Kepler, launched to observe the stellar dimmings caused when an exoplanet passes in front of its star, revealed that the dimming of Tabby’s star was much more erratic than a typical planetary transit.
It was also more extreme, with its brightness sometimes dropping by as much as 20%.
In 2015 a team of astronomers announced that the star underwent a series of very brief, non-periodic dimming events while it was being monitored by NASA’s Kepler space telescope, and no one could quite figure out what caused them.
A new study from Carnegie’s Josh Simon and Caltech’s Ben Montet has deepened the mystery.
There’s a mystery afoot in the constellation Cygnus, and it’s one we thought we had figured out.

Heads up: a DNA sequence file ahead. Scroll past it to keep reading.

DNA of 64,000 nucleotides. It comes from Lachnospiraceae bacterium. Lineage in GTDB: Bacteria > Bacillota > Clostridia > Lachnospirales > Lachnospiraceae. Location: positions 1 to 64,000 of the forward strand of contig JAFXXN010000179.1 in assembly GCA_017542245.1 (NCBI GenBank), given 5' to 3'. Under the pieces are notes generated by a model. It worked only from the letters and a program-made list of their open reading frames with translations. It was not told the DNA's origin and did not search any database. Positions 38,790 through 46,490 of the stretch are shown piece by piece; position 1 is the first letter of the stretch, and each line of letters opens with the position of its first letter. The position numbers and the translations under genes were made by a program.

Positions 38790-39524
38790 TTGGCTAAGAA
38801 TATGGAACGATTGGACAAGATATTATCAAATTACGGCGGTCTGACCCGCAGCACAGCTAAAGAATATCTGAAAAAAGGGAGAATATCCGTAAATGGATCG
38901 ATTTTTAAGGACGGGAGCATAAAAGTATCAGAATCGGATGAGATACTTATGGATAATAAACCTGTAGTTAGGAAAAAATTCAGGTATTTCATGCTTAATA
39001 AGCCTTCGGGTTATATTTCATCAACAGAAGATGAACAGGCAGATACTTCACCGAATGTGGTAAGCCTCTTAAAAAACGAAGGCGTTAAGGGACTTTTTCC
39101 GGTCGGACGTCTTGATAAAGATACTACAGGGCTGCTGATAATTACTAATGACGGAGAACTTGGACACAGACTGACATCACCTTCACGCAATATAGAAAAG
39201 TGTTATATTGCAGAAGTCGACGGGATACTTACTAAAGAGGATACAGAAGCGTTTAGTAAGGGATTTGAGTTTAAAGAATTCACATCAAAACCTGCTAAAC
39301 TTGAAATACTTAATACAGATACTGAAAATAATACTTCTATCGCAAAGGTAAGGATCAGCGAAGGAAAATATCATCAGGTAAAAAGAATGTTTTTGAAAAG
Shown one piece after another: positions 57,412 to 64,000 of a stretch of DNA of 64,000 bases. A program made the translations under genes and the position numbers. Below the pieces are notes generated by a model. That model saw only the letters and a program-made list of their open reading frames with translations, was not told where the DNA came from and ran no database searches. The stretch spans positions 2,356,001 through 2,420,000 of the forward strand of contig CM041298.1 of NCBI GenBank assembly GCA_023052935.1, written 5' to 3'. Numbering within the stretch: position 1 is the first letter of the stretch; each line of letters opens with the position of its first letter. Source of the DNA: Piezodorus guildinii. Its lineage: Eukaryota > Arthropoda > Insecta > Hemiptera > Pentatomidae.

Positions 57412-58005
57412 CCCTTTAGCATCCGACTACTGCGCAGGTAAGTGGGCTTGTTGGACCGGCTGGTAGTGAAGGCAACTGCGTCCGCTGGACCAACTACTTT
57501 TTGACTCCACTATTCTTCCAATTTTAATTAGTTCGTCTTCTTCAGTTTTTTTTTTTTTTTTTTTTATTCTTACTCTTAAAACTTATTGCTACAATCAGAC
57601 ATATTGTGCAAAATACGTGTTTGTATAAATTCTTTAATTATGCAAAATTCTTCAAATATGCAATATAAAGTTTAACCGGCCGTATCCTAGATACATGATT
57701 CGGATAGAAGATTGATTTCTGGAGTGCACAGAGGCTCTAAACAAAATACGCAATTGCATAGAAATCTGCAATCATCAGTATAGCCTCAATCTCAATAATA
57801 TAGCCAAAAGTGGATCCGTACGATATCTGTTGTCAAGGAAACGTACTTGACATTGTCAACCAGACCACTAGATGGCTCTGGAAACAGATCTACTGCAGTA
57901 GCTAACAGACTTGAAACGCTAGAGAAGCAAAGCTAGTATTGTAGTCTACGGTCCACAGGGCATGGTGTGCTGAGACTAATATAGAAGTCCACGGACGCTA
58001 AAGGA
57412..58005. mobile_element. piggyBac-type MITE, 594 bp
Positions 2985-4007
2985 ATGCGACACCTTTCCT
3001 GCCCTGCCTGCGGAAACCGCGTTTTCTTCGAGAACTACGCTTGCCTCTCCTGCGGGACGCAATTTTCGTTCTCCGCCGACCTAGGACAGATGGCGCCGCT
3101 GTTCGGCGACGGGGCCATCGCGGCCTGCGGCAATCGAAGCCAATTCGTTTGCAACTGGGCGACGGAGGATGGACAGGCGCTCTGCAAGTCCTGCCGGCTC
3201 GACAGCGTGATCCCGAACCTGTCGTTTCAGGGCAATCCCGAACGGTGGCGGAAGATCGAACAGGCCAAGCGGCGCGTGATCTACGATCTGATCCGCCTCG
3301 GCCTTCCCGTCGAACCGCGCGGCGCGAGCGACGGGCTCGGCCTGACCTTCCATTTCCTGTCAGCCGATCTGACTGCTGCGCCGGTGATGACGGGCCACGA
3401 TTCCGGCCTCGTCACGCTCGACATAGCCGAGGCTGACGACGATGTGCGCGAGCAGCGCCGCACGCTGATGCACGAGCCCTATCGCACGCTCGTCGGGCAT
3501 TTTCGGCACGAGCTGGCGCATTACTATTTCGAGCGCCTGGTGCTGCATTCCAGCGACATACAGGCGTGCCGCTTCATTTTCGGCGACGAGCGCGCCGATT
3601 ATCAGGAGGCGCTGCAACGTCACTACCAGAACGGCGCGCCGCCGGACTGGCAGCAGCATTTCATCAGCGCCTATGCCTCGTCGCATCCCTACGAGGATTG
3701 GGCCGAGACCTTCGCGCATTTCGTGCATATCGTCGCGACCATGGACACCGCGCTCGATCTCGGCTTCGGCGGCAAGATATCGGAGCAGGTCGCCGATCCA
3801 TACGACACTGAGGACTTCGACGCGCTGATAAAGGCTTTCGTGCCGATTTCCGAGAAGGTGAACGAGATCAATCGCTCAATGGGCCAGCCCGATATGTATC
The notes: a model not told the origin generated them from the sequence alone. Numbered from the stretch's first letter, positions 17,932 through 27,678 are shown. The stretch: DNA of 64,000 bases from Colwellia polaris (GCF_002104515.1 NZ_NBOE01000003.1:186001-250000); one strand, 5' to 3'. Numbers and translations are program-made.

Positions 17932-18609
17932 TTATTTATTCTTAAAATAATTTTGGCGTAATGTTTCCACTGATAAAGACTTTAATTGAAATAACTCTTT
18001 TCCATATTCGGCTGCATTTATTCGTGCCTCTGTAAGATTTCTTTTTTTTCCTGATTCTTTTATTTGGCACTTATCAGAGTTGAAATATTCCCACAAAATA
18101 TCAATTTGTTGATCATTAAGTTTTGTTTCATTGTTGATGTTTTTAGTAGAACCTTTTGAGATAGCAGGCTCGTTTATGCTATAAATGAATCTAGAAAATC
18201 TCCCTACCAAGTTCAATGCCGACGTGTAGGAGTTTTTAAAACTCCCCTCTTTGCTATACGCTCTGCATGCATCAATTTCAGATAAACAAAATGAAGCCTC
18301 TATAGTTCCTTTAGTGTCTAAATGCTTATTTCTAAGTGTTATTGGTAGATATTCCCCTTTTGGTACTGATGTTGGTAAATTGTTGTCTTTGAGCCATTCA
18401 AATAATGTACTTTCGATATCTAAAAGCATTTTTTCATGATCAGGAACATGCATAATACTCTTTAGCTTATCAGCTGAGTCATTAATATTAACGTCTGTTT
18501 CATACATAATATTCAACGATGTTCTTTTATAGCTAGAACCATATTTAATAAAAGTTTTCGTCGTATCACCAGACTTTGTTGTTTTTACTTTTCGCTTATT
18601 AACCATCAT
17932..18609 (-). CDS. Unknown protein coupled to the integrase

The star known as KIC 8462852 made news a few months ago when its unusual pattern of dimming led some to speculate that intelligent life could be to blame — so-called “alien megastructures.” The accepted explanation of its odd behavior was a swarm of dusty comets, but a new analysis calls that into question. The mystery begins when the Kepler space telescope surveyed KIC 8462852 (about 1480 light years away) in its search for potential exoplanets.
It was never the most likely explanation, however, and the absence of short-wave infrared light around the star was seen as eliminating that possibility entirely.
KIC 8462852 or “Tabby’s star” has dimmed like this several times before, prompting some researchers to suggest that the megastructures of an advanced alien civilization might be blocking its light.
And now—based on new data from numerous telescopes—it’s doing it again.
An artist's impression of a partially complete Dyson Sphere.
Speculation was rife that an earlier version might account for changes in KIC 8462852's brightness.